Solid monomorphous pattern with variable vacuoles and sclerosis


Nuclei lack conspicuous nucleolus but show indentations


Solid part of tumor has aggregate of large tumor cells with foamy cytoplasm (arrows); arrowheads point to small cyst filled with eosinophilic fluid and some foam cells


Cholesterol crystals surrounded by foreign body cells


Tumor tissue (top) is sharply demarcated from adjoining pancreatic parenchyma (bottom), but lacks a clear capsule


Margin of a malignant tumor with deep invasion into the adjacent pancreatic tissue


Aggressive histologic features


Case of the Week #121


Various images


Left to right: CD10+, CD56+, Vimentin+


Left to right: E-cadherin, β-catenin


Left to right: PR+, alpha-1-antitrypsin+, βcatenin


Intense focal immunostaining for alpha-1-antitrypsin


Diffuse immunostaining for NSE

Cytology description
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● Cellular, single cells, small loose clusters, and scattered intact papillary structures with delicate fibrovascular cores, fibrovascular cores may contain metachromatic material, and hyaline globules may be seen extracellularly, cells have delicate, finely granular cytoplasm (Korean J Pathol 2012;46:399)
● Chromatin is fine and nuclei are frequently grooved

Cytology images
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Branching vessels and cohesive cells


Various images


Comparison with pancreatic neuroendocrine tumors


Immunostains

Positive stains
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● Vimentin, CD10, CD56 (intense, diffuse, Am J Surg Pathol 2000;24:1361)
● Intense membranous claudin 5 and cytoplasmic claudin 2 (Am J Surg Pathol 2009;33:768, Hum Pathol 2008;39:251)
● Also estrogen and progesterone receptors, focal neuroendocrine markers
● Also chymotrypsin and trypsin (Am J Surg Pathol 1987;11:85)
● Also nuclear and cytoplasmic beta-catenin (Am J Clin Pathol 2009;132:831), cyclin D1, nuclear E-cadherin, paranuclear dot like CD99 (Am J Surg Pathol 2011;35:799),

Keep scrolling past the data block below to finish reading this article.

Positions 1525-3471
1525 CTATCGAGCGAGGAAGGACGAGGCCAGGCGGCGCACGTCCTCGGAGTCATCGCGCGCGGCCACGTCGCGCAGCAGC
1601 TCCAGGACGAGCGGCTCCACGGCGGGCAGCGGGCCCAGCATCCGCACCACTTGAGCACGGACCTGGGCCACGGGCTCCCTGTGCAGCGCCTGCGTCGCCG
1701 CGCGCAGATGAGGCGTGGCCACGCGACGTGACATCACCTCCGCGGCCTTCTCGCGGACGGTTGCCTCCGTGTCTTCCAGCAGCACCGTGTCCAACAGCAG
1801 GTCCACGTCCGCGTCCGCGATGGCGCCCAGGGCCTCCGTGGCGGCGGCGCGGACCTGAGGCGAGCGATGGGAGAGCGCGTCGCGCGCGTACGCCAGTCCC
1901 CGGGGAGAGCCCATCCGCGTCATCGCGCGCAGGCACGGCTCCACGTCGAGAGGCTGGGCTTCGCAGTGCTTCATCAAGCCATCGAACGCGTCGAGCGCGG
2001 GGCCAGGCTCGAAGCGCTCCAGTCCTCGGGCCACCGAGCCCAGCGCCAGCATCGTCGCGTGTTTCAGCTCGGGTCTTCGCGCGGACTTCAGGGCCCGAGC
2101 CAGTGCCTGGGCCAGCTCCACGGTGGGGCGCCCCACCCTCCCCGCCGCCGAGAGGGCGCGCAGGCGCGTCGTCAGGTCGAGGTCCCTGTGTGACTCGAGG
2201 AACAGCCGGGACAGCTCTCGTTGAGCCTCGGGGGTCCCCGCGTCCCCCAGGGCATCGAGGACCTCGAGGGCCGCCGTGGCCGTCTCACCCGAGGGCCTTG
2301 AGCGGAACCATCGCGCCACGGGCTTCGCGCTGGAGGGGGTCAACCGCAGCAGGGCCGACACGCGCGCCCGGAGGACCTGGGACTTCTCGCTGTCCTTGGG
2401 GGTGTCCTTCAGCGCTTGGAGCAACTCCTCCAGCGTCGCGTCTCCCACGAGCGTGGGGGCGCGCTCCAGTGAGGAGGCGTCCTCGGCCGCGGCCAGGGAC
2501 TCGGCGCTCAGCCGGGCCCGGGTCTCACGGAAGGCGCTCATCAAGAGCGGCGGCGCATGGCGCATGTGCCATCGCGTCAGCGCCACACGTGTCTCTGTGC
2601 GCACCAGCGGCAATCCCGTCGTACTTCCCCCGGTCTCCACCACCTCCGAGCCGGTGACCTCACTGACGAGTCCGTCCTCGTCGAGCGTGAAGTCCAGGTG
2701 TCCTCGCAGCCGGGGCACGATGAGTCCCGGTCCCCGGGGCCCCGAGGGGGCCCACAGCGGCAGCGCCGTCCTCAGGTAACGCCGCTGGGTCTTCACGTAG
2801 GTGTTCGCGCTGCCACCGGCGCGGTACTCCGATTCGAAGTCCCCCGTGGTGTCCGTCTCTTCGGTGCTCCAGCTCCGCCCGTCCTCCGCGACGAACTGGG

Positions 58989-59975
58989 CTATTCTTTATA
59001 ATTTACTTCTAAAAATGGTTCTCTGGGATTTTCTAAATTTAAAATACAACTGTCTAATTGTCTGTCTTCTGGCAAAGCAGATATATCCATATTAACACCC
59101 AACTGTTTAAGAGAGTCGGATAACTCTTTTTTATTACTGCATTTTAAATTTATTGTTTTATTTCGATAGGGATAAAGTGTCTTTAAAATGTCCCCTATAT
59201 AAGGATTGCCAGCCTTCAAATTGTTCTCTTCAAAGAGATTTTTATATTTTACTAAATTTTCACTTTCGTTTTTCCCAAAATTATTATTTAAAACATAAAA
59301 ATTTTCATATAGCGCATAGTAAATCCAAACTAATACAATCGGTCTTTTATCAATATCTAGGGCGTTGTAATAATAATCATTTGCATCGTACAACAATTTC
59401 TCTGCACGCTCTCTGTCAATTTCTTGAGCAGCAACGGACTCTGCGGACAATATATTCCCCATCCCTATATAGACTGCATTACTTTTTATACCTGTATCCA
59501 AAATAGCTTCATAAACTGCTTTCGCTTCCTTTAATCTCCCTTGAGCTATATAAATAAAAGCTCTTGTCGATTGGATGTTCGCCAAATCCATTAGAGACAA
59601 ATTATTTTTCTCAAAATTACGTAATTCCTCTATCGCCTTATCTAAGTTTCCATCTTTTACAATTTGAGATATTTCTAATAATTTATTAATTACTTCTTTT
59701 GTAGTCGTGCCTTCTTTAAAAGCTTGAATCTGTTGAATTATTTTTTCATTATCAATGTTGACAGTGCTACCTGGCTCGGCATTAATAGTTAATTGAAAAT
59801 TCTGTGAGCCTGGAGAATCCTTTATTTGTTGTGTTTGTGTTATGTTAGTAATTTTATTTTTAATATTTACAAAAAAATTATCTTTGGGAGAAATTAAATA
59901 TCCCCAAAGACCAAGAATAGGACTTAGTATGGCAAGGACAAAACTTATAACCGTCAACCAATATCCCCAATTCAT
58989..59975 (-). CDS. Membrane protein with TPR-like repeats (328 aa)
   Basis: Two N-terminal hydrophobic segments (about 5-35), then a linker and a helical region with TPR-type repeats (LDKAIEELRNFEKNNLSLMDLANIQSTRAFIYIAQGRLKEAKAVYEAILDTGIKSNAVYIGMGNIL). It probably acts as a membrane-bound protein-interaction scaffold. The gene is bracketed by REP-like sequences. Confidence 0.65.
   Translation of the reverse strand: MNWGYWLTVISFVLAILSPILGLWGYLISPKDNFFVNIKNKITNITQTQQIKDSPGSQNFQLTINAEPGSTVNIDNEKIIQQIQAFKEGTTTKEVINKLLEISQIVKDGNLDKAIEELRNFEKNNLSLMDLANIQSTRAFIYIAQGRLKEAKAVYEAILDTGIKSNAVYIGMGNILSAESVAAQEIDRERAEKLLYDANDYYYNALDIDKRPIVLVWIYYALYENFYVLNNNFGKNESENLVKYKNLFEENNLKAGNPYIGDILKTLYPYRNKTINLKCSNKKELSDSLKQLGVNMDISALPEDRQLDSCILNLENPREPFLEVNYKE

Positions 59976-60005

Negative stains
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● Chromogranin, CEA, acinar and ductal markers (keratin may be patchy)

Electron microscopy description
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● Large electron dense granules with complex internal membranous and granular inclusions and alpha-1-antitrypsin

Electron microscopy images
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Tumor cells with abundant cytoplasm containing multiple mitochondria and a few dense bodies; nuclei have a polygonal shape (Courtesy of Dr. H.D. John, Mainz, Germany)


Large osmiophilic, zymogen-like granules of variable sizes; often is disintegration of granule content, forming multilamellated vesicles (Courtesy of Dr. H.D. John, Mainz, Germany)

Molecular description
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● Almost always mutations in exon 3 of the beta-catenin gene, causes abnormal immunostaining patterns for beta-catenin (nuclear and cytoplasmic, compared to membranous staining in normal pancreas) and overexpression of cyclin D1 (Am J Pathol 2002;160:1361)

Differential diagnosis
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Acinar cell carcinoma: typically has acinar formations, prominent nucleoli and mitotic activity, trypsin+, chymotrypsin+, lipase+ (Mod Pathol 2007;20:S94)
● Adrenal cortical tumors: positive for inhibin, keratin
Pancreatic endocrine tumor: no degenerative pseudopapillae, no clear cells, usually no intracytoplasmic hyaline globules, no longitudinal nuclear grooves; no nuclear β-catenin staining, CD10- (Am J Surg Pathol 2011;35:981)
Pancreatic pseudocyst: may be grossly similar, but no epithelial cells lining the cystic structures, even after careful search, patients are usually older and male, and have a history of pancreatitis)

End of Pancreas > Exocrine tumors > Solid pseudopapillary tumor of pancreas